Recently, Alice reached out to share some tips she had learned while preparing to travel with her PICC line. We thought this was super helpful for our community and she agreed to share it with our broader community. Please see below for her post and thank you Alice for sharing your tips!
Later this month, my husband and I will be traveling from our home in Hawaii to Stanford for a consultation and medical procedure. I have Ehlers-Danlos Syndrome, which causes dysautonomia, and the big-wig docs at Stanford think I have a cerebral spinal fluid leak due to weak connective tissue in my dura, which is the covering that surrounds the spine. The dysautonomia causes chronic dehydration, low blood volume, tachychardia, fainting, and a host of other issues. I've had a PICC line off and on for the last few years, and I run a liter or two of saline a day to increase my blood volume and relieve symptoms. I was using a regular IV pump and pole, but technology keeps getting better, and a few days ago I was switched over to a portable, much smaller and lighter pump, the CADD SOLIS VIP (pictured below).
Today is my first day experimenting with the set-up, which is different from the regular, old-school pump. The tubing is different, and includes a cartridge with a filter that hooks into the pump. The bag has to be pre-primed, which means you have to squeeze all the air out of the saline bag before you hook up. My home-care nurse came over to my house a few days ago to train me on how to use it, and it seems to be pretty intuitive after the first time, especially if you're already used to running fluids the old-fashioned way. The pump comes with a backpack (pictured below) that has special, labeled pockets inside to hold tubing, supplies, and the pump. It has room for two liters of fluids. The whole thing weighs around five pounds when it has a liter in it, and it has adjustable straps, so it's pretty comfortable to walk around with. It's very quiet- I'm running a liter right now and I can't hear the motor over the music I'm playing. It's also discrete- besides the tubing that runs out of a side pocket, you can't tell by looking at it that there's a medical device inside. The pump runs on AA batteries that Pharmacare (my home nursing and supply company) provides. If it's run continually, the batteries need to be replaced daily. I'll only be running it a few hours a day, so hopefully the batteries will hold out a bit longer.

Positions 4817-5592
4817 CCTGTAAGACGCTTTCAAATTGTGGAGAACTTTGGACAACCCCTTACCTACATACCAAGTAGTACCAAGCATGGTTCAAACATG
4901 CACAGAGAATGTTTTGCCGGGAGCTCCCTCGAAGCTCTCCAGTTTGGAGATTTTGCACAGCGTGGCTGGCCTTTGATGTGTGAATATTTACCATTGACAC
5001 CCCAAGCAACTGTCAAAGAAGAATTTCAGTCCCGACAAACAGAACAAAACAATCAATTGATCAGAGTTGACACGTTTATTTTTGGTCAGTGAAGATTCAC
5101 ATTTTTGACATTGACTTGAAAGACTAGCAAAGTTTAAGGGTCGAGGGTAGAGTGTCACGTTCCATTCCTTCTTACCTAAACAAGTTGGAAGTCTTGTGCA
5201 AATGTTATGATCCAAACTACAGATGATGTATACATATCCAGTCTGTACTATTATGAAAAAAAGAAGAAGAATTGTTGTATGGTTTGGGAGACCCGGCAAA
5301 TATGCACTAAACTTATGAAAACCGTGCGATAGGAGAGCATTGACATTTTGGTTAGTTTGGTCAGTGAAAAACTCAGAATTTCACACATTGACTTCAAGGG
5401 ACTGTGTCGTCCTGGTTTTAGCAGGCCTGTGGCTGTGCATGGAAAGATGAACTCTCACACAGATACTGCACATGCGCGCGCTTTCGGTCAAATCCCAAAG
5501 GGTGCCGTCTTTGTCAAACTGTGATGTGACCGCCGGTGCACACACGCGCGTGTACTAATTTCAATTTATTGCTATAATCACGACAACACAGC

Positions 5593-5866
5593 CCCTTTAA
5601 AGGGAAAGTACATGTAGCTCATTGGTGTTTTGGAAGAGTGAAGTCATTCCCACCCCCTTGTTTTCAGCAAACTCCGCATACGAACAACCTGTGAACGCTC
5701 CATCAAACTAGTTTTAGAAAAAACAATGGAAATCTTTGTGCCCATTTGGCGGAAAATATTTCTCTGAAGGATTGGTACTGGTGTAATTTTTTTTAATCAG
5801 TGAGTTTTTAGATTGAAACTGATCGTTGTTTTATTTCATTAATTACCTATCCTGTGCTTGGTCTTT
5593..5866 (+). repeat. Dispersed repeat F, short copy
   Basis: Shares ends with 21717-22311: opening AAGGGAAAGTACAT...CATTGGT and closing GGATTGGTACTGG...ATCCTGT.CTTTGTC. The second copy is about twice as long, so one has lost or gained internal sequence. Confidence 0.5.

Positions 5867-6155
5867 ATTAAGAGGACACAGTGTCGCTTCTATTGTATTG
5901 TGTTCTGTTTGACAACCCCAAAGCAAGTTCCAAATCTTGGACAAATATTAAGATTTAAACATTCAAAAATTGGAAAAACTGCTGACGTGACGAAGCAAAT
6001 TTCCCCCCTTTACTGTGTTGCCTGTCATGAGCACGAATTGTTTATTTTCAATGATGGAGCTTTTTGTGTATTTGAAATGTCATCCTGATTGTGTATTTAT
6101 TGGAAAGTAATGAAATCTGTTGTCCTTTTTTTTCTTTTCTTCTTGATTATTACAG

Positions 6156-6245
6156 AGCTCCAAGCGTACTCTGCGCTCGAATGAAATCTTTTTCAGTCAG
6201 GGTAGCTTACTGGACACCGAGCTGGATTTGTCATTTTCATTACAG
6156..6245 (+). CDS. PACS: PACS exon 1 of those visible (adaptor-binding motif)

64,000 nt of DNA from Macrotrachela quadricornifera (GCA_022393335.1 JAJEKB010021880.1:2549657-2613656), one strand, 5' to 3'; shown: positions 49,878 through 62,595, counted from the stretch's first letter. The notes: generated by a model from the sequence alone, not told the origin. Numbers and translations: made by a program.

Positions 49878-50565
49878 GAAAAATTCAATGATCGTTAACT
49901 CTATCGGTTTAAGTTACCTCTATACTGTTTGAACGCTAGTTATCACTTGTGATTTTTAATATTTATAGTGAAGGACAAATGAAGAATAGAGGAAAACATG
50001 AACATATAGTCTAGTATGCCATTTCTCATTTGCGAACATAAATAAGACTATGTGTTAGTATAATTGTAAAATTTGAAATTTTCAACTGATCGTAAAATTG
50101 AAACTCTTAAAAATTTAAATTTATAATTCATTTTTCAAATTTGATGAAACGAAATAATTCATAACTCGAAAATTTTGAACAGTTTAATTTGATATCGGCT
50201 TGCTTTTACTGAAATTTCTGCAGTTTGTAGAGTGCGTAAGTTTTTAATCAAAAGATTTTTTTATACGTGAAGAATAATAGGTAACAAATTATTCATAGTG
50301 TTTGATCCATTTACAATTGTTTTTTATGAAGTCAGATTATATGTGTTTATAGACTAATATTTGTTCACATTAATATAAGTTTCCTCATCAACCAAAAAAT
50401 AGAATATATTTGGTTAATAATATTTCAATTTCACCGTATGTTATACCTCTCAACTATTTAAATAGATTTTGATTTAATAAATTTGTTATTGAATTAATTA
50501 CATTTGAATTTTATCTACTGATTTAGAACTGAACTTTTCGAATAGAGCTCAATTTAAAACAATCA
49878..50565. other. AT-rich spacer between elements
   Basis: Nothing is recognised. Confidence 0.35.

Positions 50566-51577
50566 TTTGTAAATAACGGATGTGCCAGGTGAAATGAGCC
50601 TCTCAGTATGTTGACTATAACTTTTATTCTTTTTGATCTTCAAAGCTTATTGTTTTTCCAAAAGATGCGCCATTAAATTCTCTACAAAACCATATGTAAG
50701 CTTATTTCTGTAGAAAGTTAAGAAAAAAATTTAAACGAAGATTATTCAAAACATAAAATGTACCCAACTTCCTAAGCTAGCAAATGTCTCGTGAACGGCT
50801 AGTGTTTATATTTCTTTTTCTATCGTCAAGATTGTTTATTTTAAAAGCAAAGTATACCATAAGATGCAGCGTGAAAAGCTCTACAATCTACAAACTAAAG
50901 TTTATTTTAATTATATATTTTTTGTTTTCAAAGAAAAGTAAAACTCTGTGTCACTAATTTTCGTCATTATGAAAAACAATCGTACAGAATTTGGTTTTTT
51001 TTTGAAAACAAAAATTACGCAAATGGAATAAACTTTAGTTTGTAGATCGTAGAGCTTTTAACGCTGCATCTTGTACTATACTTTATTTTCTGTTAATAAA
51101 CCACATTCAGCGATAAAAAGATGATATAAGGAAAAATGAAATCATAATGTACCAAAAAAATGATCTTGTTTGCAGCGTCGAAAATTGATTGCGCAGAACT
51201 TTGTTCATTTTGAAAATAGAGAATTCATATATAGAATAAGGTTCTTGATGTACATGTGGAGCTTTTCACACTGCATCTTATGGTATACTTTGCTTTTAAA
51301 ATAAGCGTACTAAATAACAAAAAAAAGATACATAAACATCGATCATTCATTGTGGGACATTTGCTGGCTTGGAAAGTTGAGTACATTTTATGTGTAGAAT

We are going to be staying with a family friend while we're in California, and it's nice to know that I don't have to have a portable IV pole shipped, and that I don't have to spend four hours at a time hooked up to a gravity line. It's also awesome that I don't have to turn my friend's home into a hospital room. The portability and discreteness of the setup means that I can go to the movies, or shopping, or for long drives - basically live my life - without having to plan long chunks of time at home (or at our friend's house) in bed. It also means that I can parent easier. I have an eight-year-old, and for the last few years my daughter has had to either ask her dad for help when I'm hooked up, or wait until I can unhook from the pole for me to be able to help her with anything. Now I can drop her off at playdates, play outside with her, and move easily from room to room in the house. I can prepare meals. I have a bit over a week between my doctor's appointment and my procedure, so my husband and I are planning to do some small road-trips during the day. In the past we've had to split our day in half so that I could go back to our hotel room to hydrate. Having a portable pump means that now we can stay out the entire day. A portable pump restores a bit of normalcy to my life, and that's a wonderful thing.
Alice, thank you for sharing your story with us!
If anyone else has any topics that you would like to read about or share with our community please don’t hesitate to let us know! At Care+Wear, we are dedicated to creating products to help you get back to living your life.
March 17, 2020
HI, I was just wondering if anyone has experienced leaking air bubble filters, the little round disc that is near the valves towards the top of the tubing going into your arm. I have had a picc-line for 3 weeks now and have had three leaking filters. The home nurse’s don’t seem too concerned. They just change it out. I know it would take a lot of air bubbles to pose a problem to my health but I am quite anxious about this whole thing and think there needs to be better checks and balances. Any information would be helpful.